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Forest Health Protection, Southern Region

 
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USDA Forest Service
Forest Health Protection
Region 8
1720 Peachtree Road, NW
Room 816 N
Atlanta, GA 30309

Phone: (404) 347-7478
Fax: (404) 347-1880

United States Department of Agriculture Forest Service.

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Laurel Wilt

Economic Impact

 

The following section was extracted from Recovery plan for laurel wilt on redbay and other forest species. Caused by Raffaelea lauricola, vector Xyleborus glabratus (Mayfield et al. 2009).


Arguably, the greatest immediate threat of economic impact associated with the establishment and spread of laurel wilt disease in the U.S. is that posed to the commercial avocado industry, an issue to be addressed in a separate Recovery Plan. Although redbay and most of the other native host species are not highly important commercially from the standpoint of wood utilization, fruit production, or ornamental trade, laurel wilt causes economic, ecological and aesthetic impacts that have not been well quantified. Economic impacts associated with laurel wilt on redbay and other native host species may include:

  • Costs to homeowners, municipalities, parks, utility companies, etc., associated with the removal and disposal of dead host trees from landscapes and along streets and rights-of-way.
  • Decreased property values associated with the death or removal of large redbay trees from residential landscapes and along streets.
  • Increased administrative costs to government agencies associated with providing information and educational materials to the public during a laurel wilt epidemic.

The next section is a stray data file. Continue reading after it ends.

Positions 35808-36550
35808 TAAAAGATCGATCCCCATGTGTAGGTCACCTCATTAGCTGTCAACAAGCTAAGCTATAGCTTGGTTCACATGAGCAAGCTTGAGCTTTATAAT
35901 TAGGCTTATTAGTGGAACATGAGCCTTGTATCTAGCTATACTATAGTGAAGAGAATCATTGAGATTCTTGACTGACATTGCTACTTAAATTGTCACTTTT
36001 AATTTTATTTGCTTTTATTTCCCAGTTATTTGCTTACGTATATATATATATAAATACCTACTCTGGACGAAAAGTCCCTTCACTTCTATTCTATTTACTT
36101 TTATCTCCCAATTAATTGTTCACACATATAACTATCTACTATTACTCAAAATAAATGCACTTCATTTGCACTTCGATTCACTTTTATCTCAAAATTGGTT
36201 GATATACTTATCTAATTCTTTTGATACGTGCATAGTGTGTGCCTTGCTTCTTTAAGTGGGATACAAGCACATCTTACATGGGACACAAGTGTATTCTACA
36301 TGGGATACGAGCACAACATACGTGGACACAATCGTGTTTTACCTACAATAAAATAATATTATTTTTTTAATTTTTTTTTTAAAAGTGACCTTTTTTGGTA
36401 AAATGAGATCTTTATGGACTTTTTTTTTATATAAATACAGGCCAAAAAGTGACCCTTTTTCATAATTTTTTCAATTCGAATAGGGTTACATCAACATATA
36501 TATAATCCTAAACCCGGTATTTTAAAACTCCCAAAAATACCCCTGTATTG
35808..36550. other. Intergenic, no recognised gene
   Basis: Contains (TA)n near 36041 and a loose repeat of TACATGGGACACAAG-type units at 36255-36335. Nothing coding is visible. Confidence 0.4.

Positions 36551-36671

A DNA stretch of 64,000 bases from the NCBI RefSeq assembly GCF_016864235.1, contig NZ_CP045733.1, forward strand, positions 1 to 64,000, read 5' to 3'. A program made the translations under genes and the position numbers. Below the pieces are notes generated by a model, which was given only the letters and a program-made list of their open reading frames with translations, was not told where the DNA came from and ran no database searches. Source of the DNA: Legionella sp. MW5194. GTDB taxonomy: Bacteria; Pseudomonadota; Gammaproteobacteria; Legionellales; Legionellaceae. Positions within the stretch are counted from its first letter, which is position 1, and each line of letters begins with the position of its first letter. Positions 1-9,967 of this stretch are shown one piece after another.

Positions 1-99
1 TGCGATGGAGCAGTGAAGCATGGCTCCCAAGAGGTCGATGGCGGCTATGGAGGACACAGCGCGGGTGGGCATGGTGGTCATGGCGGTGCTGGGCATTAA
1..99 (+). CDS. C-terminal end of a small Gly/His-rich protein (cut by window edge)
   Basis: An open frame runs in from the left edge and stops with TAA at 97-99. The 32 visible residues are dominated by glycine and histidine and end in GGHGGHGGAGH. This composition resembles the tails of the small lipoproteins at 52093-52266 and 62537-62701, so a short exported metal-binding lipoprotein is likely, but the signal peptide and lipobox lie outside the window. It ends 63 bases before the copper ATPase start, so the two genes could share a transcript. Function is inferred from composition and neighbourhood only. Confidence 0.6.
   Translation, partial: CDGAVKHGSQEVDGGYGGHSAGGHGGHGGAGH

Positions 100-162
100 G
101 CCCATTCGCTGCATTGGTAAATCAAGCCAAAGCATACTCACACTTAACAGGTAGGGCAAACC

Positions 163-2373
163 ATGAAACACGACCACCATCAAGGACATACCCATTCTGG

• Lost revenue to nurseries that sell redbay or other lauraceous plants due to:
    • Quarantines or stop-sales placed on the nurseries if host plants are found to harbor the laurel wilt vector or the pathogen within the nursery.
    • Decreased sales of native plants known to be susceptible to laurel wilt.
  • Lost revenue or increased administrative costs to businesses that sell firewood, mulch, or other unprocessed wood products, as regulations or restrictions on the movement of unprocessed wood are enacted at federal, state, or local levels in response to the RAB and other non-native wood inhabiting pests.
  • Fire hazard associated with the massive amount of redbay mortality in forests where redbay is a common midstory component. This hazard has the potential to lead to economic impacts.

 

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USDA Forest Service - Forest Health Protection, Southern Region
Last Modified: Monday, 16 December 2013 at 14:18:30 CST


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